March 18, 2018
Unbeaten Venezuelan Carlos Canizales (20-0-1, 16 KOs), 106.75, acquired the vacant WBA light-flyweight belt as he dropped also previously undefeated Japanese Reiya Konishi (15-1, 5 KOs), 108, in round three, withstood Konishifs furious retaliation and strong pressure but displayed a last surge to earn a close but unanimous decision over twelve hard-round rounds on Sunday in Kobe, Japan. The official tallies were as follows: Stefano Caruozza (Italy) 114-113, Ferlin Marsh (New Zealand) 115-112, Stanley Christodoulou (South Africa) 116-111, all for the fast-circling footworker. Konishi maintained the pressure and apparently weakened Canizales with persistent body bombardments, and some of the audience strongly believed Konish overcame his early deficits on points and seized a slight come-from-behind victory. But the judges might have evaluated the Venezuelanfs countering skills and his desperate attack down the stretch.
The reaction on the verdict was so strange that knowledgeable people concerned were arguing for and against it. Problem was whether (1) Canizales outlegged and outmaneuvered the less accurate aggressor, or (2) Konishi outhustled the less positive (if not say negative) dodger. The Venezuelan sometimes showed his back to the Japanese foe while circling and side-stepping to avoid mixing it up. It might be a sort of tactics even though our people fond of aggression might hate it since they believe boxing should be a battle of power and will. But boxing is also an art of sweet science. This reporter hereby wouldnft like to discuss the essence of boxing.
Konishifs trainer/chief second Hidenori Eto insisted that he had believed in his boyfs victory by at least three points. Konishi himself, however, frankly said, gI admit I lost. As I hit the canvas for the first time of my career, I lost my composure. Canizales was cleverer than me.h The winner and new champ Carlos said, gKonishi was powerful and persistent. His body attacks were sometimes effective to me. But I believe I won eight points out of twelve rounds.h
The newly crowned titlistfs promoter/manager Rafael Moron said, gKonishi was very tough and had a strong heart, but Carlos was more technical than Konishi. I think Carlos was the winner.h Konishifs promoter/manager Masato Yamashita said, gKonishi showed a very good performance, but in order to win the world championship, he will need more skills and career. For him, this fight was a very good lesson and experience.h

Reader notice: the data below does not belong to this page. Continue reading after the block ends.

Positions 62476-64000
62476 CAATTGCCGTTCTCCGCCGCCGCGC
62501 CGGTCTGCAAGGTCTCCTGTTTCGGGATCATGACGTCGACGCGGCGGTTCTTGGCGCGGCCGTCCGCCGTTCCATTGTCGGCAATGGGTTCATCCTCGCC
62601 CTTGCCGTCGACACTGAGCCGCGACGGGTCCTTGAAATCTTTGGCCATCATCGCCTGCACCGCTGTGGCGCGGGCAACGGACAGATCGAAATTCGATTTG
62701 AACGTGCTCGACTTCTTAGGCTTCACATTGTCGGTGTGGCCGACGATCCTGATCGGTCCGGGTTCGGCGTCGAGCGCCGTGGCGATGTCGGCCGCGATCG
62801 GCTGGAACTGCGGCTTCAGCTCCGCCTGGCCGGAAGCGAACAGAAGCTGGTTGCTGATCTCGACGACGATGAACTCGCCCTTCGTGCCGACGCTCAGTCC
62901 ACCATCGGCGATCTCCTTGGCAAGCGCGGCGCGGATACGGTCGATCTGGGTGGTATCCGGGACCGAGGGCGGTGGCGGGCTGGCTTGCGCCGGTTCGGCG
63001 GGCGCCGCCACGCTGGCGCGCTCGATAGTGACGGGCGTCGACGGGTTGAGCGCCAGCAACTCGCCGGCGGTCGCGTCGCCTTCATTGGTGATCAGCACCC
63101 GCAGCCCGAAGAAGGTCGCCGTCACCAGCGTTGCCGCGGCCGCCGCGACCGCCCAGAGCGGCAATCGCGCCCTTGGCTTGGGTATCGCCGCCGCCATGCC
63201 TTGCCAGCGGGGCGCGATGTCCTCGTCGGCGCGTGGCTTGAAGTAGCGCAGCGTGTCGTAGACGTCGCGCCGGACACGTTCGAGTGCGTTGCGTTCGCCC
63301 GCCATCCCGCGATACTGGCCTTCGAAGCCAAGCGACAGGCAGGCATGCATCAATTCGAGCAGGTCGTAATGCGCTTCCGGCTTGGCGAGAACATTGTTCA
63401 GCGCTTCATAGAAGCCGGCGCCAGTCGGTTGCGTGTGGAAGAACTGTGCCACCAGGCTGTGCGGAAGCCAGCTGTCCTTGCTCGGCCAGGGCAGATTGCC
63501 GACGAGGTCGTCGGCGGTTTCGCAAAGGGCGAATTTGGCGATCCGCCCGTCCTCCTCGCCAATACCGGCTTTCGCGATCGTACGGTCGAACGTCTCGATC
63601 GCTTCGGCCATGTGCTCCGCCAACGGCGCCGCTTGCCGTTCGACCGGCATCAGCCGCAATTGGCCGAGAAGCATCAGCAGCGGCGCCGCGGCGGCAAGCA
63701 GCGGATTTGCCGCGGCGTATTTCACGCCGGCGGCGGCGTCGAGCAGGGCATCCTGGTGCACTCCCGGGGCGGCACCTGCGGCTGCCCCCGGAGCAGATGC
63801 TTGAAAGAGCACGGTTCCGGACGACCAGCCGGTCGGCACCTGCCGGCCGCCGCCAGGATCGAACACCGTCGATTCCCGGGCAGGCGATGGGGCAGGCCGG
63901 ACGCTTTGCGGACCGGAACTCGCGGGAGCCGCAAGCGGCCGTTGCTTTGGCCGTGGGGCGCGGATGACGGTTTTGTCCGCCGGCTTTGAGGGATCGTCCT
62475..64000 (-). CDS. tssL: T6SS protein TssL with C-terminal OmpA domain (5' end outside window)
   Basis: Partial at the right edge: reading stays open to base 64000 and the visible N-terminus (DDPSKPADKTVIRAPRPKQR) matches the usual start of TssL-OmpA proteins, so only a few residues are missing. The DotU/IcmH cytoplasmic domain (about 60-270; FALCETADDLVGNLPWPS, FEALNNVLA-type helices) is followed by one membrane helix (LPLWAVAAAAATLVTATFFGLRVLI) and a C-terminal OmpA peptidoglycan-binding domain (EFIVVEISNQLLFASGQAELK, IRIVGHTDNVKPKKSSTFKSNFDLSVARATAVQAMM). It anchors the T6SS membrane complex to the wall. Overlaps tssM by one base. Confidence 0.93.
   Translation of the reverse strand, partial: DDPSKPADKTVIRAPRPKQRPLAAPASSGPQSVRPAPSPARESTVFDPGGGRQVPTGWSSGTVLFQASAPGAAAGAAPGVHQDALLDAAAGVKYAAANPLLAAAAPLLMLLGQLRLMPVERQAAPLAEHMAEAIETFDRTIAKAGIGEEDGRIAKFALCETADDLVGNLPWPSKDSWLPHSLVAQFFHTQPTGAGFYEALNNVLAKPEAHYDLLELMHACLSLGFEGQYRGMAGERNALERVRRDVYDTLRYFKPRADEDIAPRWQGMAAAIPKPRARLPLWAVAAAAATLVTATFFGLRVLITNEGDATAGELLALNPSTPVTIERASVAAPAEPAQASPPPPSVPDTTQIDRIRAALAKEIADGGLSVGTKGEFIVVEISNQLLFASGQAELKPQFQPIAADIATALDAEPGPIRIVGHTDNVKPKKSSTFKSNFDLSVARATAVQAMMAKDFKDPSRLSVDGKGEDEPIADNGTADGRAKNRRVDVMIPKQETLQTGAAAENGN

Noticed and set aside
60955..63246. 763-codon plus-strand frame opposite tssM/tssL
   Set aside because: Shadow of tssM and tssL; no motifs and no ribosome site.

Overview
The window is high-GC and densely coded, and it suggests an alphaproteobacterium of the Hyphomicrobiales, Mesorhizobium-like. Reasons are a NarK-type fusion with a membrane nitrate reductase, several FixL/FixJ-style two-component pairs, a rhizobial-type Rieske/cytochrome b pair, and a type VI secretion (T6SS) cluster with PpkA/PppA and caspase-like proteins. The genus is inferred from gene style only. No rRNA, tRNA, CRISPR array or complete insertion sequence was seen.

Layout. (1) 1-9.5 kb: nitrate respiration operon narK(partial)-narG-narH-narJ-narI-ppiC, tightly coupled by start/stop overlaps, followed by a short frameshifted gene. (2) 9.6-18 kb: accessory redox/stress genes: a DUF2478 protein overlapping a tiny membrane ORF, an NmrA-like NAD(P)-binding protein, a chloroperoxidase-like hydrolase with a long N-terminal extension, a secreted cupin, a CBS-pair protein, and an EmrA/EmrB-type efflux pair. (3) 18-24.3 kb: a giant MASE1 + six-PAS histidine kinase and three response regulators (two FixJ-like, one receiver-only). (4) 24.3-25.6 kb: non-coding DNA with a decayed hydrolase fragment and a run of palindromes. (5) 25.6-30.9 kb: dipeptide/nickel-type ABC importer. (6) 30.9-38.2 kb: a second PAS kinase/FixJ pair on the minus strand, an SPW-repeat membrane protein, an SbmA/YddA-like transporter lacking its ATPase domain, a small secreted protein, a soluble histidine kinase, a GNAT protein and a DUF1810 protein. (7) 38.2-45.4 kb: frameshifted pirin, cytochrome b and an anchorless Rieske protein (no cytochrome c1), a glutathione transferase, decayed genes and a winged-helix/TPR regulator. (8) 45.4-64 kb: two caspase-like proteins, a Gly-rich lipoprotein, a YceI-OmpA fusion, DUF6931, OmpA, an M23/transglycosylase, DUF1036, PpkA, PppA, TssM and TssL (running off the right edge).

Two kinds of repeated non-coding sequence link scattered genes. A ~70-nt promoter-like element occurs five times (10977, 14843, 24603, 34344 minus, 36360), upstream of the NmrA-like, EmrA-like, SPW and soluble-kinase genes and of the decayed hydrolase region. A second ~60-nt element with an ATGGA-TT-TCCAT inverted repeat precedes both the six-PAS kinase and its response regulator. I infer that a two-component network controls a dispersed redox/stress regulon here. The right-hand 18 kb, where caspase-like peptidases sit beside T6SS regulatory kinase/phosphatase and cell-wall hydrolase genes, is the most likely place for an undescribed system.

Some ringsider asked this reporter during the fight, gIs Canizales the same boxer that drew with the current WBA/IBF champ Ryoichi Taguchi in 2016? He looked much better last time, and he today only keeps running and running to refuse exchanging punches with Konishi. He probably didnft bring his fighting spirit from Venezuela.h I just replied to him, saying, gPlease let me concentrate on watching the fight.h
People are still arguing the decision pros and cons. This reporter has a single question on the tallies especially in round seven. I thought it was the seventh that Konishi showed his very best as he remained very aggressive for three minutes, almost stunned Canizales with his furious attack and have him look considerably tired and fading. But only one judge gave a point to Konishi, while the other two saw it a round for the Venezuelan.
In conclusion, Konishi threw much more punches that might be less accurate and less effective although Canizales awkwardly kept retreating and side-stepping to avoid getting hit the body. Carlos might be more effective although he threw less blows than Reiya. We had better stop our discussion because the main event of Yamanaka and Calleros will start very soon.
This reporter sincerely wishes the tape of this fight to be reviewed in the official seminar in the forthcoming WBA Convention not in terms of the verdict (who should be the winner), but in terms of the rounds/points that the judges tallied. Their scorings seemed very problematic.
WBA supervisor: Alan Kim (Korea).
Promoter: Shinsei Promotions in association with Teiken Promotions.
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